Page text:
This case study focuses on the gender inequalities that women face in upper management roles and how transformational leadership can play a significant part in overcoming these hurdles. Judith Baxter helps to define these roles in Who Wants to Be the Leader? The Linguistic Construction of Emerging Leadership in Differently Gendered Teams and further discusses the issues faced by gender in the workforce. Stereotypes of women who hold higher positions are also revealed and the context of this study will show how being in a more gender neutral environment may help to overcome the glass ceiling effect.
Anna Wintour has been the editor-in-chief of Vogue magazine since 1988 and artistic director of Condé Nast since 2003. Known for her signature pageboy haircut and large sunglasses, she has received quite the reputation for being intimidating. Wintour also inspired the movie The Devil Wears Prada in 2006, which Meryl Streep played an antagonistic editor who portrayed a ruthless and stone cold leader. Unfortunately, you cannot believe everything you read as Wintour points out in several interviews.
Theory Inflected Analysis
It is still well known around the world of the glass ceiling and the difficulties women have breaking into senior leadership. There are still many stereotypes women face on a day to day basis that can impact their pursuit of high-level positions. The United States is ahead of other countries with 51.5% of women in the labor force holding a management, professional or other related position, compared to 35.5% in Canada and 27.4% in Australia. Unfortunately, women continue to earn less than their male counterparts, globally earning only 77% of men’s earnings. This is comparable to women earning what men earned 10 years ago (Catalyst 2016).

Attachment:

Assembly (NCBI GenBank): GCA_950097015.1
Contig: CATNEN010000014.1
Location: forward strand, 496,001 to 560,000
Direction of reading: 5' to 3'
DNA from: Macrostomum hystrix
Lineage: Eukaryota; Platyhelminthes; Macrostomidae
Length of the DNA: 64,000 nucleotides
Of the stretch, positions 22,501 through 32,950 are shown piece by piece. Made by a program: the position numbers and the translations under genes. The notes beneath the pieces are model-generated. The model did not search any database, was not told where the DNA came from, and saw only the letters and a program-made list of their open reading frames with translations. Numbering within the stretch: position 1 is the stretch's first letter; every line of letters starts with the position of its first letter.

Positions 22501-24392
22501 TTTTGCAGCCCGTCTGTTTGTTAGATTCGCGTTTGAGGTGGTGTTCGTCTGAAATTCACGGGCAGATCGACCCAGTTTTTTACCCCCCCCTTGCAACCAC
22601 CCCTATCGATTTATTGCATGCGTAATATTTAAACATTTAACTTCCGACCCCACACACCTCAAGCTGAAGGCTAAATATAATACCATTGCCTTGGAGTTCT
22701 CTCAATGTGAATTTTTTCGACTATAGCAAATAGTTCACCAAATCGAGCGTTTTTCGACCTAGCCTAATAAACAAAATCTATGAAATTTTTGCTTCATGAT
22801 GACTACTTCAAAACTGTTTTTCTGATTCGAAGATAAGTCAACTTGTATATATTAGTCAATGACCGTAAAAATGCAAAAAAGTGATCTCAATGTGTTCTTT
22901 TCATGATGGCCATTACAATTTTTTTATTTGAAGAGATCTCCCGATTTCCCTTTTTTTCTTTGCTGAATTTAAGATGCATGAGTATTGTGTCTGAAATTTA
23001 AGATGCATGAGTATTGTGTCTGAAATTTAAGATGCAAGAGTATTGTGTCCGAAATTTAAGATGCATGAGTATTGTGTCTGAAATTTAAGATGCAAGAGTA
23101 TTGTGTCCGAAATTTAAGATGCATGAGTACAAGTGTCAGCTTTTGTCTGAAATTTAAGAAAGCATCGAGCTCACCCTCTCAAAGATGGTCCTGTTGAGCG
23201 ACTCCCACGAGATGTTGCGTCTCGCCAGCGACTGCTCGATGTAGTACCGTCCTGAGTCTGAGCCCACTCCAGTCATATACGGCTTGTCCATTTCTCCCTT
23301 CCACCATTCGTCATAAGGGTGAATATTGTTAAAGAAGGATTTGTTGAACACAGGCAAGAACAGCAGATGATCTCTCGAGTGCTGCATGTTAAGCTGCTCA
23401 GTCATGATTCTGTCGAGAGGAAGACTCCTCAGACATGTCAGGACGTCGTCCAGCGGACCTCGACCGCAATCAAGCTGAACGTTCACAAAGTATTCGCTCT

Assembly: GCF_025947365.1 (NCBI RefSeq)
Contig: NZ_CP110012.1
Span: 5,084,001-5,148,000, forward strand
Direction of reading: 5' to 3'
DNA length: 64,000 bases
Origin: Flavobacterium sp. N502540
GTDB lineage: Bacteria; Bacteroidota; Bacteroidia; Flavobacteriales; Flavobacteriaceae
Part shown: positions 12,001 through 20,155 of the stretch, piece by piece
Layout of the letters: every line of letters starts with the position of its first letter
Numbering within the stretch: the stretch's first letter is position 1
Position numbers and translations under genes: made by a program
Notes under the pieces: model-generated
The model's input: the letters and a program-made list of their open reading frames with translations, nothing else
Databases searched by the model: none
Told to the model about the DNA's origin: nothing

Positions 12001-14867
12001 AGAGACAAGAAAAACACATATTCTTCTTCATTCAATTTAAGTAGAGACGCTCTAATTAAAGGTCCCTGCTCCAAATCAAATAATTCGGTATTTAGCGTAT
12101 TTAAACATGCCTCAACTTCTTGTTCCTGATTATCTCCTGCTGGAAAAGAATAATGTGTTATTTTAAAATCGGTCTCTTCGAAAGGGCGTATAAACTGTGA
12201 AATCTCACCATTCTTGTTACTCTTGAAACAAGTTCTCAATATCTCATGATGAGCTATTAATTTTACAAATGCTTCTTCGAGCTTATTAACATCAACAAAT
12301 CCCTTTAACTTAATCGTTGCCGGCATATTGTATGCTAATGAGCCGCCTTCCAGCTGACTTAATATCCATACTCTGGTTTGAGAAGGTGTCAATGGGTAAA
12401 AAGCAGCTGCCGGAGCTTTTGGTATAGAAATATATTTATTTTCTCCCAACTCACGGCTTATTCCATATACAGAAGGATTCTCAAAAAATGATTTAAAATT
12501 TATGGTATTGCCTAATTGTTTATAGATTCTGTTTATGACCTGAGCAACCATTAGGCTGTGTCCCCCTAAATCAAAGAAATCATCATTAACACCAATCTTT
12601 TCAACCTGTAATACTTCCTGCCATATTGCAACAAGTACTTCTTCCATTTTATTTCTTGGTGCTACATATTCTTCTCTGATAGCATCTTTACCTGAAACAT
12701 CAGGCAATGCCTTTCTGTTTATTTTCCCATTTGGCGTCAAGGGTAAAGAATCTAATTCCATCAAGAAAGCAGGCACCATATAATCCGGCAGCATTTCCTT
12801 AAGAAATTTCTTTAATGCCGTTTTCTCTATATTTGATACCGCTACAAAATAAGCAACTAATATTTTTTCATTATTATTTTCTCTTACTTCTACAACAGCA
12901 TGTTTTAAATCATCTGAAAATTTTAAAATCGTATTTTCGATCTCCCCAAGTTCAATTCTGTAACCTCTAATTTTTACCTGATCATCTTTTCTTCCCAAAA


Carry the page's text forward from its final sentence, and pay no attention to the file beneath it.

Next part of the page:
With all this gender inequality, it is refreshing to read about a stand out leader in a field that may be more forgiving to gender. When Anna Wintour was interviewed and asked specifically about gender inequality in regards to Sheryl Sandberg’s Lean In movement, she stated, “Yes. I think that maybe the way things operate out in Silicon Valley is a little different from the way … Maybe we’re very spoiled, Amy, living and working in our industry in New York, because from my personal experience I’ve never felt held back or differentiated against. Maybe I’ve been very lucky … but I really can’t think of a serious incident that I’ve had to deal with on a professional level (Larocca 2015).
Working in the fashion industry as a woman has its advantages, this is not to say that Anna Wintour has only become successful due to her gender. Rather, she is an outstanding leader and businesswoman, but she may not have had the same type of setbacks as women have in male-dominated fields. With the percentage of women in top leadership roles being relatively low, the fashion industry has not posed these types of challenges for Wintour to take charge and become a fashion icon known all over the world. However, gender has played a role in regards to the perception of Wintour in her leadership role; with power can come negativity. In several articles speaking of Wintour and her leadership style, she is stated as being intimidating, icy and even ruthless. As she states below, sometimes there are negative stereotypes that accompany powerful women:
“It’s not so much about powerful women. In some cases, there are stereotypes about women. I often don’t hear men talked about in the same way. It’s more a sexist stereotype than a powerful stereotype.” (Goudreau, 2011)
This speaks volumes to the ideals regarding women in leadership roles and why it can be so difficult to gain footing in a male-dominated field. However, as Baxter explains, “women prefer to adopt a transformational and/or relational style. Helgesen (1990) proposed that women’s preference for relational styles should give them a leadership “advantage” in a business world that increasing valued professional relationships” (Baxter p 431). Baxter goes on to mention that this type of leadership style may not benefit women in male-dominated work environments. However, the fashion industry, while it has its fair share of male presence is not comparable to that of a Fortune 500 company. Wintour has a different dynamic to overcome, stereotyping and the effects this can cause to women who hold powerful positions.